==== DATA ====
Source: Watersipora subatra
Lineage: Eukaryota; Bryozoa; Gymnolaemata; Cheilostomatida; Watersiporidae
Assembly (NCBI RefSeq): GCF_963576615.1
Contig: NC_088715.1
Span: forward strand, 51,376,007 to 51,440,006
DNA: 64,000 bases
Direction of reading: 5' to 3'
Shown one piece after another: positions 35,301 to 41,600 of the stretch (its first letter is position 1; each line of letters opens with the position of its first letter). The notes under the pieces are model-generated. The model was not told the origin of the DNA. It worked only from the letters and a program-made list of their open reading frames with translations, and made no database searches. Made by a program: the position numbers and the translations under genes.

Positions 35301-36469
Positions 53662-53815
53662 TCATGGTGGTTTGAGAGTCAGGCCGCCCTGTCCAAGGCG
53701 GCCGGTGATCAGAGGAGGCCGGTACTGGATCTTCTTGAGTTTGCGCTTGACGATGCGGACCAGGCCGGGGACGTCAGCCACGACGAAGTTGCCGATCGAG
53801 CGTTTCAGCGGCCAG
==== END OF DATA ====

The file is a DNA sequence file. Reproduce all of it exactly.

Source: Watersipora subatra
Lineage: Eukaryota; Bryozoa; Gymnolaemata; Cheilostomatida; Watersiporidae
Assembly (NCBI RefSeq): GCF_963576615.1
Contig: NC_088715.1
Span: forward strand, 51,376,007 to 51,440,006
DNA: 64,000 bases
Direction of reading: 5' to 3'
Shown one piece after another: positions 35,301 to 41,600 of the stretch (its first letter is position 1; each line of letters opens with the position of its first letter). The notes under the pieces are model-generated. The model was not told the origin of the DNA. It worked only from the letters and a program-made list of their open reading frames with translations, and made no database searches. Made by a program: the position numbers and the translations under genes.

Positions 35301-36469
Positions 53662-53815
53662 TCATGGTGGTTTGAGAGTCAGGCCGCCCTGTCCAAGGCG
53701 GCCGGTGATCAGAGGAGGCCGGTACTGGATCTTCTTGAGTTTGCGCTTGACGATGCGGACCAGGCCGGGGACGTCAGCCACGACGAAGTTGCCGATCGAG
53801 CGTTTCAGCGGCCAG